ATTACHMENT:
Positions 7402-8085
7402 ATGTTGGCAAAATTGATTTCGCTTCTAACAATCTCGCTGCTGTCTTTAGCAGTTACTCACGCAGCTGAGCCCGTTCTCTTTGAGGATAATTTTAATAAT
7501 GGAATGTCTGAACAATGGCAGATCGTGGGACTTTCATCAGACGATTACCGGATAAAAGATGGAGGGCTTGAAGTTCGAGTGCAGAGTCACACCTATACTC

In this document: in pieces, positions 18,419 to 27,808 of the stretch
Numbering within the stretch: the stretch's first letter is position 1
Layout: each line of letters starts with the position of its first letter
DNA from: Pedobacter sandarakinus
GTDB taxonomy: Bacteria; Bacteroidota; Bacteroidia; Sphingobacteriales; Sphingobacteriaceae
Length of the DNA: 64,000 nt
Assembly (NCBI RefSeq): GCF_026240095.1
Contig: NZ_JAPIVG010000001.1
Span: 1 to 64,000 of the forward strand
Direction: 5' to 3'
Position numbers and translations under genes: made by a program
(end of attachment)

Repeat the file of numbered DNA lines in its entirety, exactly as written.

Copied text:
Positions 7402-8085
7402 ATGTTGGCAAAATTGATTTCGCTTCTAACAATCTCGCTGCTGTCTTTAGCAGTTACTCACGCAGCTGAGCCCGTTCTCTTTGAGGATAATTTTAATAAT
7501 GGAATGTCTGAACAATGGCAGATCGTGGGACTTTCATCAGACGATTACCGGATAAAAGATGGAGGGCTTGAAGTTCGAGTGCAGAGTCACACCTATACTC

In this document: in pieces, positions 18,419 to 27,808 of the stretch
Numbering within the stretch: the stretch's first letter is position 1
Layout: each line of letters starts with the position of its first letter
DNA from: Pedobacter sandarakinus
GTDB taxonomy: Bacteria; Bacteroidota; Bacteroidia; Sphingobacteriales; Sphingobacteriaceae
Length of the DNA: 64,000 nt
Assembly (NCBI RefSeq): GCF_026240095.1
Contig: NZ_JAPIVG010000001.1
Span: 1 to 64,000 of the forward strand
Direction: 5' to 3'
Position numbers and translations under genes: made by a program